Wednesday, 29 July 2015

Käthe Edler



Käthe Edler, nee Lehrs, was born on 21 November 1896. She was the middle of three siblings. Older brother Leopold Edgar, who later took on the name Ernst, was born in 1894 and her younger brother Rudolph was born in 1901.
The Lehrs family converted to the German Lutheran religion when the children were very small. It was already clear that it was not prudent to hold on to their Jews nationality.  
Katharina’s father died in 1918, partly because of wounds he had sustained in World War 1.
Käthe enjoyed quite a comfortable middle-class life until the Nuremberg race laws were created in 1935 and the general difficulties that faced Jews during the 1930s in Germany. 
Unusually for a woman, she went to university and even more unusually she studied science. She actually received lectures form Albert Einstein and Max Planck was Dean of the University of Berlin at the time. He still lectured in physics. Unfortunately she was not able to complete her degree. She fell in love with one of the young lecturers, Hans Edler, who was only two years older than her.  This type of relationship between a lecturer and a student would not be tolerated then so she left the course. She and Hans married on 19 May 1923 at the Berlin Wilmersdorf registry office. Their only daughter Klara Renate Edler was born on 5 July 1925.
The marriage was reasonably happy to start with. Käthe carried on showing a pioneering streak. She was the first woman in Munich to obtain her driving license. She astounded her husband by driving to meet him from the airport in the dark. She astounded the taxi-drivers at the airport even more by opening the bonnet and cleaning the sparking plugs. “Well,” she said, “the engine was misfiring and I knew the sparkling-plugs must have been vey unsparkling.”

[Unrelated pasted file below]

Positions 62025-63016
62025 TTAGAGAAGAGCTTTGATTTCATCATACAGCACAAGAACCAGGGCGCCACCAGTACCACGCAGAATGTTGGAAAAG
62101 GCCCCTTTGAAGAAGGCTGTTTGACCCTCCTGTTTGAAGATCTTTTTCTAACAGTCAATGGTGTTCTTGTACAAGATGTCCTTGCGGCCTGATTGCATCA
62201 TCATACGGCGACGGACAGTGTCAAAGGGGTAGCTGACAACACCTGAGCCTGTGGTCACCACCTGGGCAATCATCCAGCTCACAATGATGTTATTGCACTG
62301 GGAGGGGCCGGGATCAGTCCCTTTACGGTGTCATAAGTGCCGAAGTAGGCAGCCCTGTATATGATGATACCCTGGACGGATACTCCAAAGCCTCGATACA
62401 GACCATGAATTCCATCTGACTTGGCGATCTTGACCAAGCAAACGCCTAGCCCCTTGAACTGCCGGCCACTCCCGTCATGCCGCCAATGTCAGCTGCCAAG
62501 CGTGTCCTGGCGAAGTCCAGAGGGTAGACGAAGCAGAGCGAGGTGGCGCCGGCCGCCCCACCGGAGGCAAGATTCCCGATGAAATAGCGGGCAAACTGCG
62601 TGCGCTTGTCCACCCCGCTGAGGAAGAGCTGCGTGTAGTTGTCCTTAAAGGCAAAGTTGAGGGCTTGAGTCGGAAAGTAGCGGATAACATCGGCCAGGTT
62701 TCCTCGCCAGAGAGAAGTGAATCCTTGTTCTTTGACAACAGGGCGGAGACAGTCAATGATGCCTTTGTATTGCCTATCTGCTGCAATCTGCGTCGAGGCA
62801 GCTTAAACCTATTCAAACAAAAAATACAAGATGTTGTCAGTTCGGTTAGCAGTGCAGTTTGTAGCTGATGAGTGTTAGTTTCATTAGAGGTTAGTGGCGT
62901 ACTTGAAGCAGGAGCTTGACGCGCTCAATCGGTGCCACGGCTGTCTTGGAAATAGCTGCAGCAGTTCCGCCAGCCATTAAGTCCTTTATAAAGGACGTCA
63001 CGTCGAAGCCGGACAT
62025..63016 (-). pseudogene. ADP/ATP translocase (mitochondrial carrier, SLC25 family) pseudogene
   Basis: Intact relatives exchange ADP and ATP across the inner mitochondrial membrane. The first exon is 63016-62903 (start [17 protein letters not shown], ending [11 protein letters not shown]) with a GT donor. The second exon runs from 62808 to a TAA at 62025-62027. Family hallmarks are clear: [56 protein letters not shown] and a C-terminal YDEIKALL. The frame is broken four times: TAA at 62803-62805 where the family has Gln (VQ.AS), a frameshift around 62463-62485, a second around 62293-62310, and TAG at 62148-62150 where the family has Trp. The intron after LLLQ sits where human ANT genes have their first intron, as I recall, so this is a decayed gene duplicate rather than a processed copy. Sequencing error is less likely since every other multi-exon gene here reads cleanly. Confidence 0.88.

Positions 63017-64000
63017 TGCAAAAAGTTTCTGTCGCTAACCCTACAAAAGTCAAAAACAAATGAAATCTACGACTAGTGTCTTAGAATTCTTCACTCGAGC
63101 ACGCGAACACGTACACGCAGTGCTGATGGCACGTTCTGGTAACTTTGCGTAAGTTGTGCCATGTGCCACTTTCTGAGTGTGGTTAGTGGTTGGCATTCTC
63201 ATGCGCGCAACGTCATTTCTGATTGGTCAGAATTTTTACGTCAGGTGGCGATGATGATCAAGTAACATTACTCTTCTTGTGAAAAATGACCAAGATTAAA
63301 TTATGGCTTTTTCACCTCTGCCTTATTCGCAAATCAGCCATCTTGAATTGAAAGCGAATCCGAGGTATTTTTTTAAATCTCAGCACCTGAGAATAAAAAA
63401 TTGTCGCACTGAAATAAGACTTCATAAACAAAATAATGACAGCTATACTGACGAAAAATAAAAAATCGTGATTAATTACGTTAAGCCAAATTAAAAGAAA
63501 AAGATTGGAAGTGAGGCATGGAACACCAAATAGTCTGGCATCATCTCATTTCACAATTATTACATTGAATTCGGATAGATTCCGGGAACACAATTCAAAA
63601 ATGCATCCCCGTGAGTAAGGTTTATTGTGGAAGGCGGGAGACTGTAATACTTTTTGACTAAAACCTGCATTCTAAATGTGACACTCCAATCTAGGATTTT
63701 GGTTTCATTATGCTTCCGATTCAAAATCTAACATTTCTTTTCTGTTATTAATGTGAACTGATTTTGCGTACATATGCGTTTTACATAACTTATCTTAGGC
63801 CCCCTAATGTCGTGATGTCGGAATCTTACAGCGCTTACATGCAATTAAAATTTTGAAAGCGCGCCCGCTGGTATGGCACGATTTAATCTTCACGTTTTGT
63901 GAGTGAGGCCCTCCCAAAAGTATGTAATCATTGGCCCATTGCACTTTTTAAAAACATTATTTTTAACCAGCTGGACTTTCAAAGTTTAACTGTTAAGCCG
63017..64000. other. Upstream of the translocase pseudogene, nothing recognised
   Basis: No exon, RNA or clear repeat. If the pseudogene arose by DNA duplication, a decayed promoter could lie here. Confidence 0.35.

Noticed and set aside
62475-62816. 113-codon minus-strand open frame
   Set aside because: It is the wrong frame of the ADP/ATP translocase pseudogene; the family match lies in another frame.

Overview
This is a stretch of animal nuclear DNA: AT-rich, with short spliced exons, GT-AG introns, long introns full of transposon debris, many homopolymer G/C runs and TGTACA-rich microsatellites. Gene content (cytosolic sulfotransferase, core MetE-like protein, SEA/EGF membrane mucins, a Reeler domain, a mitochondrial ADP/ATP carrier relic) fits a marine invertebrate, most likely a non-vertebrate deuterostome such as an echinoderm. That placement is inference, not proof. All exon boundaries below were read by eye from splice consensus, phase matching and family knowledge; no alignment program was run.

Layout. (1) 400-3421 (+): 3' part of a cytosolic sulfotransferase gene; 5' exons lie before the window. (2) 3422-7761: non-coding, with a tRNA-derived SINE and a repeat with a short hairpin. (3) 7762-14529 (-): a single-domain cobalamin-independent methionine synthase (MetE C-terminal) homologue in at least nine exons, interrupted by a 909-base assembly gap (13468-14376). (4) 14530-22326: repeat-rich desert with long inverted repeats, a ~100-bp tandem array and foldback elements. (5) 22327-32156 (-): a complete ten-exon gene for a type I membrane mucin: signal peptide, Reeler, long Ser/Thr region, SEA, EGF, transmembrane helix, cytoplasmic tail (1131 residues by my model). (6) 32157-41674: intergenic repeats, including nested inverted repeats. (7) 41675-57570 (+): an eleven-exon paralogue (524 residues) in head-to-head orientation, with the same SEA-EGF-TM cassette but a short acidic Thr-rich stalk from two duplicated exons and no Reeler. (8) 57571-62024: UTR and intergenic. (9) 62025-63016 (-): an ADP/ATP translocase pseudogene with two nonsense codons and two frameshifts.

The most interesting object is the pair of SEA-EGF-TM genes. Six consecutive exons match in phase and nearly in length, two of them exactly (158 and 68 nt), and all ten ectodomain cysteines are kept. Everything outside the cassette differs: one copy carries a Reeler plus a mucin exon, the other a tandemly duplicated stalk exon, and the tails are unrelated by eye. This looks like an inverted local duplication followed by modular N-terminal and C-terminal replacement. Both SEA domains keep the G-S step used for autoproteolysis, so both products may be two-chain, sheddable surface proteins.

Her husband had a cousin who worked for the government. He warned the couple that life was about to become dangerous for Käthe and Renate. Whilst she was at the county hall in Nuremberg obtaining some papers that later made her emigration to England easier, she was asked to wait in a small room. Another door was opened and she had a full view of Adolf Hitler, just a few feet from her. Later, she remembered that she had a small pistol in her handbag and it would have been easy to shoot him.
She came to England in March 1939. Her brothers Ernst and Rudolf were already in England and had found her daughter Renate a foster home with a certain Smith family. The same family offered Käthe a job as housekeeper.
On 27 January 1942 Hans Edler petitioned for divorce. It was all done in the name of the German folk and it was probably an enforced divorce. On the petition she is named Katharina Sarah Lehrs. Her second name was really Theresa. All Jews were assigned the name Sarah or Israel if their names were not particularly Jewish.
Käthe and Hans were never reconciled and Hans remarried.
Käthe took on British nationality of 21 September 1948. She lived in London until she died in 1977. She made many English and Jewish friends and in her spare time gave English lessons to other refugees. She understood only too well the difficulties faced by people suddenly thrown into a new culture in a country where they didn’t speak the language. She worked at Saatchi and Saatchi until two weeks before she died. For several years she shared her home with her friend, Eva Kaiser, also a German Jewess. 

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